[Haskell] Lift Info

David House dmhouse at gmail.com
Tue Mar 27 13:33:11 EDT 2007

On 27/03/07, Dave at haskell.org <Dave at haskell.org> wrote:
> I've been looking for an explanation of the Haskell lift function which
> I don't yet get. There seem to be two kinds of lifting, one of which is
> making normal functions usable inside monads. I don't understand either
> type. I've googled for lift but what I've found has not helped me much.
> Is there a tutorial on what problem using lift solves?

There are indeed two meanings of the word 'lift', which are actually
related, but the relationship is difficult to comprehend if you don't
understand the surrounding concepts.

1) liftM :: Monad m => (a -> b) -> (m a -> m b).
This function 'lifts' a pure function into a monadic one, which is
useful when you want to apply a pure function to a monadic value. I.e.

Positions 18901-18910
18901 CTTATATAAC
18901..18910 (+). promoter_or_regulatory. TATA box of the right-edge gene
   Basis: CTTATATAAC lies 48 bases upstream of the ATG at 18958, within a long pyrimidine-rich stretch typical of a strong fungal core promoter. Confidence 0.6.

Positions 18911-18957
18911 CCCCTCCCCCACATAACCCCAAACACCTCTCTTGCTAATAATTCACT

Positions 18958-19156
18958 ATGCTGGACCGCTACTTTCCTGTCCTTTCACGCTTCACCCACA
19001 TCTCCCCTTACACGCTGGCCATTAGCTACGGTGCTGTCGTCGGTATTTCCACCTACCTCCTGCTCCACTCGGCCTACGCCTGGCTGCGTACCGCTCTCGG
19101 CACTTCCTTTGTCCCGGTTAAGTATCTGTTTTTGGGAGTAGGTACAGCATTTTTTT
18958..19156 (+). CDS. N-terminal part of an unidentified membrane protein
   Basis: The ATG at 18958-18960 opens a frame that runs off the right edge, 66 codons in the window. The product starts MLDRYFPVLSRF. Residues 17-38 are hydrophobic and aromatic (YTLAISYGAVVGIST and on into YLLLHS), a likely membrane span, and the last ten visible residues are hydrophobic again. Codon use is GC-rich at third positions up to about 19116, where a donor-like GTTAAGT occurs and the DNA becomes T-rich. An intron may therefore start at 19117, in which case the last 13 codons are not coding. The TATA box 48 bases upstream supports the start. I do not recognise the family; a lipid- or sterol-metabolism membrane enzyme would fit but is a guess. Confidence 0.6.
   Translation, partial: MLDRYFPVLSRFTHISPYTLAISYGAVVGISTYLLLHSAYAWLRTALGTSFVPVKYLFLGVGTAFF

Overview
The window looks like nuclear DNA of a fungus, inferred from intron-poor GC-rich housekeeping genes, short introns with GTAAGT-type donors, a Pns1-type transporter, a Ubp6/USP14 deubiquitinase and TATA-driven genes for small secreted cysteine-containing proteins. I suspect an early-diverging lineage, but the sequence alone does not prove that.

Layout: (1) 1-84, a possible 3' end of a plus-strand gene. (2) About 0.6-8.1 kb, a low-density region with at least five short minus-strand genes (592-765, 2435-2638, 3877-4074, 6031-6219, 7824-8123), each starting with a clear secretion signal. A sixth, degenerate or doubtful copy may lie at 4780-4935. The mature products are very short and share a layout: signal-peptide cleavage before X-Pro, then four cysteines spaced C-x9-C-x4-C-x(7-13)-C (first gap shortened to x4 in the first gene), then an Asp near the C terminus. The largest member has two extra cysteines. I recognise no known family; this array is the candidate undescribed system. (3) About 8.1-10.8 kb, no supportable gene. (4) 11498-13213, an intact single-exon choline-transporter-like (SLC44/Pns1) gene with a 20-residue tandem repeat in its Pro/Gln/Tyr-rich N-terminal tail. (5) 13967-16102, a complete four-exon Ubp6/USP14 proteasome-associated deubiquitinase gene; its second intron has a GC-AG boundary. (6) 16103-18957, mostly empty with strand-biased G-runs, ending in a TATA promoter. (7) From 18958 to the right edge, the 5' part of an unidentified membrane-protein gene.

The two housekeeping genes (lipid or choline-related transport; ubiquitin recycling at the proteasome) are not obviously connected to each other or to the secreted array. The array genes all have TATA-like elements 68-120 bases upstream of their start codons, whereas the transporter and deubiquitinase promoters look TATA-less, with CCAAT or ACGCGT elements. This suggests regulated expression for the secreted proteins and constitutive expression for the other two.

if you have an (a -> b) and an m a, then you can use liftM (or fmap,
which is equivalent, doesn't require you to import Control.Monad, and
is one character shorter) to change that into an m b.

2) lift :: (MonadTrans t, Monad m) => m a -> t m a
Used when working with monad transformers to include a monadic
computation in the inner monad within a monadic computation in the
composite monad. E.g. if you're working with the monad ReaderT e IO,
for some environment type e, and wanted to do some IO within a ReaderT
e IO do-block, you'd use lift (or liftIO, which is like lift, but
specialised for when the inner monad is IO) to include the IO
computation within the ReaderT e IO computation.

If you're interested in reading further about case (2), check out
section III of All About Monads [1].

[1]: http://www.haskell.org/all_about_monads/html/index.html

-David House, dmhouse at gmail.com

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